- name: jcg-nodejs
          image: jcg-nodejs:1.0.0
          ports:
            - containerPort: 3000

Here the above YAML, shows that the deployment name is deployment-jcg and it has a POD specification for a single container (name: jcg-nodejs) based on the image jcg-nodejs:1.0.0 and the image itself exposes a port 3000,

When you create a deployment with the above YAML, the Kubernetes downloads the images jcg-nodejs:1.0.0 and runs it as a container. Once the POD is in running state, the node JS Application would be running at 3000. However, to access the application you need to create a service and access the POD through the service. Check Section 5. Execution to see a detailed way to deploy and see it in action.

5. Execution

This section illustrates the running of the sample application on a minikube version of Kubernetes (K8s). This section covers the installation of minikube, local registry, building the image, and finally running the container on the local minikube. These instructions assume Ubuntu Linux OS. Refer to the Kubernetes site to know the instructions for other operating systems.

5.1 Installation of Minikube

Step 1: Install Docker

sudo apt install docker.io
sudo groupadd docker && sudo usermod -aG docker $USER Step 2: Download minikube
curl -Lo minikube https://storage.googleapis.com/minikube/releases/latest/minikube-linux-amd64 \
  && chmod +x minikube
Step 3: add the Minikube executable to your path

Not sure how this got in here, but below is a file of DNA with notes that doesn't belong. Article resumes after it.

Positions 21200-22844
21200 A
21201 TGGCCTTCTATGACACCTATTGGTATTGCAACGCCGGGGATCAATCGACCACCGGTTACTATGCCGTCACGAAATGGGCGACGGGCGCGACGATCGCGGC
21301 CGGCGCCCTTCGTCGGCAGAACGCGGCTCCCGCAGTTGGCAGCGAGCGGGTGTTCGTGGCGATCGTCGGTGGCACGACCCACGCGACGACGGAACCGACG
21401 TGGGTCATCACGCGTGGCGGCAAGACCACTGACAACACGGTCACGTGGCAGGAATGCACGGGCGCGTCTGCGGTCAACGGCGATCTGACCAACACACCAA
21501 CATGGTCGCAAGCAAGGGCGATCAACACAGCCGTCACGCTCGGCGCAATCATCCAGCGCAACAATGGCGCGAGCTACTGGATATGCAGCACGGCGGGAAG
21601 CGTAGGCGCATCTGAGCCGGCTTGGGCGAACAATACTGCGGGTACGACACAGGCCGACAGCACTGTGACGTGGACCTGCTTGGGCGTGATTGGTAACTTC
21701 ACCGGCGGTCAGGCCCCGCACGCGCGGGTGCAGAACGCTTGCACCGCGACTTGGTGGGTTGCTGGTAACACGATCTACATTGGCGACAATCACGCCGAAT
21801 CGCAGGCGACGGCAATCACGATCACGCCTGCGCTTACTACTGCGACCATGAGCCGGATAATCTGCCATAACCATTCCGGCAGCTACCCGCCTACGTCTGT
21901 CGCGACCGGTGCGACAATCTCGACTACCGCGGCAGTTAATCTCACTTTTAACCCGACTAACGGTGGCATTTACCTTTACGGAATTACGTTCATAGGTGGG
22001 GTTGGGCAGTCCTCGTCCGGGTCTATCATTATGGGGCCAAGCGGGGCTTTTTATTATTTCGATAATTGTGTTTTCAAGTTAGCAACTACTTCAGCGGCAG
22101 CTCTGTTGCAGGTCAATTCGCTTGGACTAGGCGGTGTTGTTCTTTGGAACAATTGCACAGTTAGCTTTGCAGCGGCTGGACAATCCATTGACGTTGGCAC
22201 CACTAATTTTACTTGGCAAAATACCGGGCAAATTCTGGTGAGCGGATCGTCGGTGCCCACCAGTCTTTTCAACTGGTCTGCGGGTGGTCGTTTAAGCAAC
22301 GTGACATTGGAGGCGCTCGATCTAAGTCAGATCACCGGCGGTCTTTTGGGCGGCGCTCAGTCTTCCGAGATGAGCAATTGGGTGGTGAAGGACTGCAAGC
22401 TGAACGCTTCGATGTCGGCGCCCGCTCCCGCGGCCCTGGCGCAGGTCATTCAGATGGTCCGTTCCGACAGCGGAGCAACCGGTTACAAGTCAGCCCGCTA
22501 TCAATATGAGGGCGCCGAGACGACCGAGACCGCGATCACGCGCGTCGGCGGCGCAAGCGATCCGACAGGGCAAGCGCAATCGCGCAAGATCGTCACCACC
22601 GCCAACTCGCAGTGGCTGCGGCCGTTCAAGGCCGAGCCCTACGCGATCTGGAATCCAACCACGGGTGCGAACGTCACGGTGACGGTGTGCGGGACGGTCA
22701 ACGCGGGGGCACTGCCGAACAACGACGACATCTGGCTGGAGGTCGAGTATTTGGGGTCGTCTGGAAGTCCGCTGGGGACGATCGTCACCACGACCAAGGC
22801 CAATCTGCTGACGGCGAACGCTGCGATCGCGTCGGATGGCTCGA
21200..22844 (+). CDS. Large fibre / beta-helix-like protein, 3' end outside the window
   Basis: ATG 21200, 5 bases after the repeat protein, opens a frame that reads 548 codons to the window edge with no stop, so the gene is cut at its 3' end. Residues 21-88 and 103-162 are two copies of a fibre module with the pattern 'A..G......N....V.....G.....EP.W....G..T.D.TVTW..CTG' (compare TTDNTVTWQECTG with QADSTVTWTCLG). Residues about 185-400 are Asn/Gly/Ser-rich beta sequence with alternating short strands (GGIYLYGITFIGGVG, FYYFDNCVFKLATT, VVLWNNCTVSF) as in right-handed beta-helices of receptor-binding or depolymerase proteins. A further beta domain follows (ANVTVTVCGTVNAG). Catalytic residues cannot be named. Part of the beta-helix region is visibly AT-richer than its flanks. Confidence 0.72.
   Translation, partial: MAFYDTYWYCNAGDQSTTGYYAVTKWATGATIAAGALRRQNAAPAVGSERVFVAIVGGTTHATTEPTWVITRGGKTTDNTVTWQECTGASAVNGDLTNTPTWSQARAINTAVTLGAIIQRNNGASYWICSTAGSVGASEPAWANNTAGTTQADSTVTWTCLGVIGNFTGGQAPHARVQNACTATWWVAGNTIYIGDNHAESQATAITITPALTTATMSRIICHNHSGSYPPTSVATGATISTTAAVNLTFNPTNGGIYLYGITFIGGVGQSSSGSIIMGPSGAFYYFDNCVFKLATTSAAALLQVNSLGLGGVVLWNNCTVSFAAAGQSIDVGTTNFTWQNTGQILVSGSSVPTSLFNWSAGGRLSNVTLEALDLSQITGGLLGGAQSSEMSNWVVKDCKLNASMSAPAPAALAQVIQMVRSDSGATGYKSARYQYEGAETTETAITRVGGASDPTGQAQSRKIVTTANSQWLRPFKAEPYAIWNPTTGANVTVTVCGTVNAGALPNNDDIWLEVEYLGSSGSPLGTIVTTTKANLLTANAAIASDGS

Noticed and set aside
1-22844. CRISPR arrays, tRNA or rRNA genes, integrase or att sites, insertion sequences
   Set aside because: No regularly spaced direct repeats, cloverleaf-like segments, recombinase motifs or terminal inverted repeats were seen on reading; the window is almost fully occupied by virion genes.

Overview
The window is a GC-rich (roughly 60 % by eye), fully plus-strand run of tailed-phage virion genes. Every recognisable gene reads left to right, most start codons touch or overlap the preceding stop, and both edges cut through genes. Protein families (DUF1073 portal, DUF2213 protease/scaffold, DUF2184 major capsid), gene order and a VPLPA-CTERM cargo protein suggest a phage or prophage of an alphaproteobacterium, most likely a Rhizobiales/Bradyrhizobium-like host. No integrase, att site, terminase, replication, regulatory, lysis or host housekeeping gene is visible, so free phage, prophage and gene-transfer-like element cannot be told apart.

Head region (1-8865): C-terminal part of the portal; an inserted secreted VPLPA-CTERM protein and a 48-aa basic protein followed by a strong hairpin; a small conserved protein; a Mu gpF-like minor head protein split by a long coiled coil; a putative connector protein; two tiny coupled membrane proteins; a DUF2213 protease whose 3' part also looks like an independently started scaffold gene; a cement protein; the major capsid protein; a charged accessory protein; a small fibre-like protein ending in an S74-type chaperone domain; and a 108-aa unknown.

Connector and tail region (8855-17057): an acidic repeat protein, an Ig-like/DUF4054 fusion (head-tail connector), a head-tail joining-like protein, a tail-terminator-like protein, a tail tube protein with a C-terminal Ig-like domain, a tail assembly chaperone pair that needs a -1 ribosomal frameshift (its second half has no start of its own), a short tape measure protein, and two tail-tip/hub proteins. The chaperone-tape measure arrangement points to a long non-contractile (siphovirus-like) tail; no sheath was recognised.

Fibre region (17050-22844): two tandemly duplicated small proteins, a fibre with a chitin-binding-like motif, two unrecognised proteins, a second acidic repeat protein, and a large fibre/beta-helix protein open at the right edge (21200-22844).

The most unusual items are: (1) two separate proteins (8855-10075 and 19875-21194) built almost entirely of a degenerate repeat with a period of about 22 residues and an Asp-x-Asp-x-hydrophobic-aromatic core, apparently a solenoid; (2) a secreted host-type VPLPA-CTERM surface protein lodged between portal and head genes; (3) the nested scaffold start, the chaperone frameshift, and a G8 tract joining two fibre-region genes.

sudo mkdir -p /usr/local/bin/
sudo install minikube /usr/local/bin/
Step 4: Install kubectl. Reference: Kubernetes
curl -LO "https://storage.googleapis.com/kubernetes-release/release/$(curl -s https://storage.googleapis.com/kubernetes-release/release/stable.txt)/bin/linux/amd64/kubectl"
chmod +x ./kubectl
sudo mv ./kubectl /usr/local/bin/kubectl
Step 5: Start the minikube using Docker as the driver
minikube start --driver=docker
Docker Kubernetes - Minikube Start
Minikube Start

5.2 Upload source code and build the image

Step 1: Upload the example code to the minikube host to a place say, /home/shiva/jcg-nodejs

Step 2: Build the image.

cd NodeJSExample
eval $(minikube docker-env)
docker build . --file Dockerfile --tag jcg-nodejs:1.0.0

5.3. Deploy the application to the Kubernetes

Deploy to Kubernetes is using the YAML which comes along with the application. For more information about deployments refer to the Kubernetes documentation.

kubectl apply -f deployment-jcg.yaml
Output:

deployment.apps/nginx-deployment created

Check if pods are running.

kubectl get pods
Output:
NAME                              READY   STATUS    RESTARTS   AGE
deployment-jcg-6bdfc58f5f-2sbbb   1/1     Running   0          48s

To access the hello-minikube Deployment, expose it as a Service

kubectl expose deployment deployment-jcg --type=NodePort --port=3000

Get the URL to access the application.

minikube service deployment-jcg --url
Output:
http://172.17.0.4:31819

Access the application using a browser at the URL shown in the above step.

Docker Kubernetes - Application through browser
Application through browser

Delete the service.

kubectl delete services deployment-jcg
Output:

service "deployment-jcg" deleted

Delete the deployment.

kubectl delete deployment deployment-jcg
Output:

deployment.apps "deployment-jcg" deleted

Stop the minikube.

minikube stop
Output:
โœ‹  Stopping node "minikube"  ... 
๐Ÿ›‘  Powering off "minikube" via SSH ...
๐Ÿ›‘  1 nodes stopped.

6. Download the source code

Download
You can download the full source code of this example here: Docker Kubernetes Integration Tutorial